Cyberattack Grammars for Risk/Cost Analysis

Patten, T., Mitchell, D., and Call, C.

ICCWS 2020 : 15th International Conference on Cyber Warfare and Security, Norfolk, VA (March 2020).

In practice, mitigating cyber risk involves economic analysis—it is not realistic to eliminate all risk, so the goal is to find the most cost-effective mitigations for the most significant risks. This economic analysis, however, requires principled quantification of cyber risk. This paper describes how to enhance attack tree analysis (Schneier, 1999) to enumerate the possible attacks against a specific system and to assign risk values to each attack. This enumeration enables the attacks ruled out by a specific mitigation to be counted, and the corresponding risk reduction to be calculated precisely. Assigning a cost to each mitigation enables risk mitigation to be related to cost. Specifically, a weighted-set-covering analysis reveals the sequence of mitigations that achieve the greatest risk reduction per unit cost. The result of this analysis is a curve that shows how much the cost goes up as the risk comes down, directly revealing how much cyber risk can be mitigated for a specific cost, how much it would cost to mitigate 80% of the cyber risk, etc. This quantitative, objective approach to cyber risk/cost analysis enables stakeholders to allocate their cyber defense resources efficiently.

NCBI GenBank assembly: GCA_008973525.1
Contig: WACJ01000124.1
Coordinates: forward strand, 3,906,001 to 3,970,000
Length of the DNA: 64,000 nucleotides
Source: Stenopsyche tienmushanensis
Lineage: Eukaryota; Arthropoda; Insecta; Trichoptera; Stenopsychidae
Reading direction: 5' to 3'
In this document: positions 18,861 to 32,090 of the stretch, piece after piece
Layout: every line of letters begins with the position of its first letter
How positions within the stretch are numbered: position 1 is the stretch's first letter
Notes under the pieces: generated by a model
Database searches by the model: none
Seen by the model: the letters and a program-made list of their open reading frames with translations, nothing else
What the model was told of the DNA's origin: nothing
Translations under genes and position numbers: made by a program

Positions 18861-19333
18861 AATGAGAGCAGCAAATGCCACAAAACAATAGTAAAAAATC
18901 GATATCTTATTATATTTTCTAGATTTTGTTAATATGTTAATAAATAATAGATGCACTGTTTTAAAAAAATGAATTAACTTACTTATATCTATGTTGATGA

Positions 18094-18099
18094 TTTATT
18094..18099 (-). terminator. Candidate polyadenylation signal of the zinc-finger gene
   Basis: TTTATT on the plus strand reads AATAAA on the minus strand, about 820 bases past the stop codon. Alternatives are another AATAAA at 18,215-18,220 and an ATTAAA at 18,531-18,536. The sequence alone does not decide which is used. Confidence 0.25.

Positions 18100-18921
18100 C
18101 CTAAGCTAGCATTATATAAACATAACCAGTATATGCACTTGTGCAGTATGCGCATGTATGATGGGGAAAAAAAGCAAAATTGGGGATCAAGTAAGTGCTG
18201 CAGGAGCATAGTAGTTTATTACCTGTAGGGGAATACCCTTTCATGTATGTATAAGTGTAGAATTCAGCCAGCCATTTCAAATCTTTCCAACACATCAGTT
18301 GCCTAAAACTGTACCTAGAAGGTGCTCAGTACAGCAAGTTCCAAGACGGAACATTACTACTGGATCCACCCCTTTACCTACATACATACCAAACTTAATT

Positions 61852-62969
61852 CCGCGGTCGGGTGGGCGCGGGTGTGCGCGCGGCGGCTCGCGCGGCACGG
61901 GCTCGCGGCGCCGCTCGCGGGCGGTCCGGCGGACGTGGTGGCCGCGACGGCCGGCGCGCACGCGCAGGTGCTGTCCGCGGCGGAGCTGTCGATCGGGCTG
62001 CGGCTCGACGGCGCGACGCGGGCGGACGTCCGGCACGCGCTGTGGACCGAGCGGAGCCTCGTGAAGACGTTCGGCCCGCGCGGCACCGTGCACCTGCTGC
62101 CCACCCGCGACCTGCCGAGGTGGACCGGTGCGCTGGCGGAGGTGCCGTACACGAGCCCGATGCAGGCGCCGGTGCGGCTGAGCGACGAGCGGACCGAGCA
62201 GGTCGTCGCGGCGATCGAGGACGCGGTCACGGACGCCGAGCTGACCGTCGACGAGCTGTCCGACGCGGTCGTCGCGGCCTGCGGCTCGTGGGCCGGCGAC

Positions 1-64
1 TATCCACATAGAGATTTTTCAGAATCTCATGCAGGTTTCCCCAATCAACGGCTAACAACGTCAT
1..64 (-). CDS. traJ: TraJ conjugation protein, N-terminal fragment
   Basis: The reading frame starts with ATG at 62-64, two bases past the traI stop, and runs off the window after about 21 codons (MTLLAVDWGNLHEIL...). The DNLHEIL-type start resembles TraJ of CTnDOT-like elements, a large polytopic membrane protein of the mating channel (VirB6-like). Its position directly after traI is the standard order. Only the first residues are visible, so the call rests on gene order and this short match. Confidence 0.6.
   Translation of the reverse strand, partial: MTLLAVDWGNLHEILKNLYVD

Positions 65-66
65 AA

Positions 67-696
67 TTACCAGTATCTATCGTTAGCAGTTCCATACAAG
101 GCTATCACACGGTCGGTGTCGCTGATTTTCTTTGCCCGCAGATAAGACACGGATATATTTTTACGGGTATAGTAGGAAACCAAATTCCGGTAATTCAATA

Traditional attack tree representations struggle to scale to large, complex systems. Our approach addresses this issue by representing attack trees using a highly scalable grammar formalism from linguistics. By necessity, linguistic grammars must be extremely compact representations of the large decision spaces associated with languages such as English and Chinese. Mechanisms such as class inheritance and recursion capture the generalizations needed to achieve scalability. In particular, Halliday’s (2003) Systemic Functional Grammar is a grammar formalism that retains the functional and graphical nature of traditional attack trees while enhancing scalability. Using Systemic Functional Grammars to represent attack trees enables precise risk/cost analyses to scale to address large, complex systems. 

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